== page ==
Terrain. If you haven’t been to coastal South Carolina, let me describe it for you: Flat, sandy, and swamp like. We are very fortunate to have a wonderful mountain bike and running park that gives us 7 miles of fun trails to run on here in Myrtle Beach. And while the single track has just enough rocks and roots to keep you on your toes (and hopefully off of your face), it is certainly nothing like climbing the Rocky Mountains. In addition to steep climbs and equally as steep descents, we will likely face very rugged and technical terrain. From a safety point of view, this could mean anything from pulled muscles to cuts, scrapes, bruises, or worse, if we fall. HOPEFULLY, none of these ailments will occur, but it will certainly be in the back of our minds, causing us to add a little caution to our step as we tackle the trails.

Wildlife. Our biggest concern with wildlife encounters here in South Carolina is venomous snakes. And I suppose, the potential of a scuffle with an alligator, though they typically keep to themselves, as long as you stay out of the water. But venomous snakes such as copperheads, rattlesnakes, and cottonmouths are incredibly common in our area. Fortunately, they typically scurry off long before we actually see them.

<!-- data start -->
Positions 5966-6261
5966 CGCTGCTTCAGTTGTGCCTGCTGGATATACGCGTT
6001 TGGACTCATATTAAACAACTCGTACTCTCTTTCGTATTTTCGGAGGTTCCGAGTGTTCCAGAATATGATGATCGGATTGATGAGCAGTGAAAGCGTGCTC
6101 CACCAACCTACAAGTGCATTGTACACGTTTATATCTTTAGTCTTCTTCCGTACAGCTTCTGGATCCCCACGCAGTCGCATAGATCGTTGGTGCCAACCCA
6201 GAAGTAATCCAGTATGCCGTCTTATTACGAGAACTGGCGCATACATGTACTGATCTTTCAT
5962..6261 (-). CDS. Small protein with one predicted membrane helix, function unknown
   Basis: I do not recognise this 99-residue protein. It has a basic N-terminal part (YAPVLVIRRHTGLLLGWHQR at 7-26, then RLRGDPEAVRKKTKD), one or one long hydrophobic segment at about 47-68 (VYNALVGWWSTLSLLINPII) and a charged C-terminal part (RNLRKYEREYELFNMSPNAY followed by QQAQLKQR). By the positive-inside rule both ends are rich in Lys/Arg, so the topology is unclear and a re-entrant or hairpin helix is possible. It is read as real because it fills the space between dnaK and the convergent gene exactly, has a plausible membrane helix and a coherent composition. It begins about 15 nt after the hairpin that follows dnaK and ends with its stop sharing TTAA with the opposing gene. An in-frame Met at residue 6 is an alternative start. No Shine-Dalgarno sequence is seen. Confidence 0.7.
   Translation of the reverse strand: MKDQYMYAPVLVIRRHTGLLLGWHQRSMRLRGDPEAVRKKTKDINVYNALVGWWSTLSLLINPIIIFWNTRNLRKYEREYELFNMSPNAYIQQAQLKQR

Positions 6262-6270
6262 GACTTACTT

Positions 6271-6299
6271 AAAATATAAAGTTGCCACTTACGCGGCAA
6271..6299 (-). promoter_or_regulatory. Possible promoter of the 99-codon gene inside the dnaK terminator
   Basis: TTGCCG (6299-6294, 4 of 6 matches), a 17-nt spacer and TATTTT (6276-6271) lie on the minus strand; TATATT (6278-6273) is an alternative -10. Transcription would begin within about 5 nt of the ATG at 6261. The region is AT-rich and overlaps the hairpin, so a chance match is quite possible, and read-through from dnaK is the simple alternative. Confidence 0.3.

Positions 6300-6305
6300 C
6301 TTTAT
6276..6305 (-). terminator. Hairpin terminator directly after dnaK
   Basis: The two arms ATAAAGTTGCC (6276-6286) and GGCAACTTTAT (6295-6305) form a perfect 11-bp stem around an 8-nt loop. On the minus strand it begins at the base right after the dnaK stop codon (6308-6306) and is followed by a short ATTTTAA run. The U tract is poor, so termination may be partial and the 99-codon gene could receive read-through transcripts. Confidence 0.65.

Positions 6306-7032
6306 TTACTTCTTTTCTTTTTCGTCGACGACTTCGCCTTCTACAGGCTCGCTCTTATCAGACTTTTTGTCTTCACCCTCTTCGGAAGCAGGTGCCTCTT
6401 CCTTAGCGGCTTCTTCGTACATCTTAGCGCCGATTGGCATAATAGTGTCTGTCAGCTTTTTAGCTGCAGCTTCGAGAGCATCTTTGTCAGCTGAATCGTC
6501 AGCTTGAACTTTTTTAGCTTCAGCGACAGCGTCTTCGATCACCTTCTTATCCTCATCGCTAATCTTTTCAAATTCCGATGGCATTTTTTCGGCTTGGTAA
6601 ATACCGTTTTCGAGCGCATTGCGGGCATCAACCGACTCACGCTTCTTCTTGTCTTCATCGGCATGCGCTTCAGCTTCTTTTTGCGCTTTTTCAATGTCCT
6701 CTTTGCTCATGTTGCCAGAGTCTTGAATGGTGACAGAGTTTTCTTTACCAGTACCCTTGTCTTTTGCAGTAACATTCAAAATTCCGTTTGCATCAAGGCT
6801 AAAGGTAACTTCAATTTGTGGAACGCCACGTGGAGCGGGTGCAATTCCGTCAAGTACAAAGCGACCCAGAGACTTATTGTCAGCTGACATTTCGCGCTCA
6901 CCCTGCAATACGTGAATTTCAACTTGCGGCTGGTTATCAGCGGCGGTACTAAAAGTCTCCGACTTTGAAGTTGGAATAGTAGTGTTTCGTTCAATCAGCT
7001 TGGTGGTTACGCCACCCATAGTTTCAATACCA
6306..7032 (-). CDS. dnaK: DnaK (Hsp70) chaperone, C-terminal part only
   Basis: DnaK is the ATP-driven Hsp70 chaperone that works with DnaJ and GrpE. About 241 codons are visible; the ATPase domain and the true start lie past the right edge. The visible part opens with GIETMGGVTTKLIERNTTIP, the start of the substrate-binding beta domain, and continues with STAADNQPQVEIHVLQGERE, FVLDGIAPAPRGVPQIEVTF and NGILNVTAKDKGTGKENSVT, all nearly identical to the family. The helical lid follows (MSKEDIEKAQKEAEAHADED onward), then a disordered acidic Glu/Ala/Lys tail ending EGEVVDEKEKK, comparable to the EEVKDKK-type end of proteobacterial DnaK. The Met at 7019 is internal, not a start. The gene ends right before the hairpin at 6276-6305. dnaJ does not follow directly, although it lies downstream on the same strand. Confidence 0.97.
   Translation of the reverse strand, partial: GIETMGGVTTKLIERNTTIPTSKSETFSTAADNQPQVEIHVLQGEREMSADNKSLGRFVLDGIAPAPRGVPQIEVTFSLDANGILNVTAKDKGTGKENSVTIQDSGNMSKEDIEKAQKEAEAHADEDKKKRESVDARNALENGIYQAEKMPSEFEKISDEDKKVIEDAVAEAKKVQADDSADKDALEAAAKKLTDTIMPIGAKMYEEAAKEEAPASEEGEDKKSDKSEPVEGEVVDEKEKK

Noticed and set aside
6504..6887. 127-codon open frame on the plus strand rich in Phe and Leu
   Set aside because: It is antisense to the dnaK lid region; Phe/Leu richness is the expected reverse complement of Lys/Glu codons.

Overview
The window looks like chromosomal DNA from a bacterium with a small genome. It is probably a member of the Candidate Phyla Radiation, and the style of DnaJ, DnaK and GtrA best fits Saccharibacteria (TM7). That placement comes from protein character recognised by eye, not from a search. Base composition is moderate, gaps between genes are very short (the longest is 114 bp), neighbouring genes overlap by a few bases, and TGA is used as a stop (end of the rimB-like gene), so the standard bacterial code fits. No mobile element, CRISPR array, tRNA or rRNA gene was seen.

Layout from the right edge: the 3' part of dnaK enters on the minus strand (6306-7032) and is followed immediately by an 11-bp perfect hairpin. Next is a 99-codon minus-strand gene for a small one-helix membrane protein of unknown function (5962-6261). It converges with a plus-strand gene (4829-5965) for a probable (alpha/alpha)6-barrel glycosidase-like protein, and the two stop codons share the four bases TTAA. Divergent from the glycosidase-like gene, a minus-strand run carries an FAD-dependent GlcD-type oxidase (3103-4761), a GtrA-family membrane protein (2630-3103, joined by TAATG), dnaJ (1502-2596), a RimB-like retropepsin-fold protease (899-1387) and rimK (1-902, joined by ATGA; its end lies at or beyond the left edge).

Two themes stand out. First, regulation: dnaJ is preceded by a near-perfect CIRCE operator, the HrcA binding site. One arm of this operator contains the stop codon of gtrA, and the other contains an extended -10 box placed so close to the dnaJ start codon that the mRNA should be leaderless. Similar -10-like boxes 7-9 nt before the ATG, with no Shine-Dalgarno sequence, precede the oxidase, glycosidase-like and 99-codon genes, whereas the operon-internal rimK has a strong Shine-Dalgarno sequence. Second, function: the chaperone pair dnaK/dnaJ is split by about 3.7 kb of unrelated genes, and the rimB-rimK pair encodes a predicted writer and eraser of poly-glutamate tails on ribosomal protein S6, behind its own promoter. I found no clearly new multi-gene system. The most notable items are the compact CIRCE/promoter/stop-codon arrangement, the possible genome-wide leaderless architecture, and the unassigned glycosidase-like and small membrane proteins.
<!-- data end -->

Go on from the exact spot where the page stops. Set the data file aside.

In Colorado, it appears we have a few much larger, much more dangerous predators to watch out for, such as bears and mountain lions. I’m certainly hoping that the large crowd of the TransRockies Run, and all of the fast elites that run ahead of us, are enough to scare off these animals. In any case, it is important to know what to do to possibly avoid attracting these animals, and what to do in the event of an encounter.

Not having the perfect terrain or conditions to train in shouldn’t be a deal breaker when it comes to pursuing new experiences or adventures. But being mentally prepared for what you may have to face, and the potential dangers in those situations, is in my opinion a very important part of training. Always be prepared isn’t just a motto for the Boyscouts, it is something that all athletes and outdoor adventurers should abide by as well.

Heather Gannoe, is an ACSM certified Exercise Physiologist who splits her time between working as a personal trainer and running coach, and writing as a blogger and author in the fitness and running industry.   She’s also a mom to two young boys, and is constantly encouraging them to love the great outdoors a little more, and their video games a little less.  Trail running really long distances is her true love, but she’ll never turn down an adventure.  Keep up with her adventures on www.RelentlessForwardCommotion.com.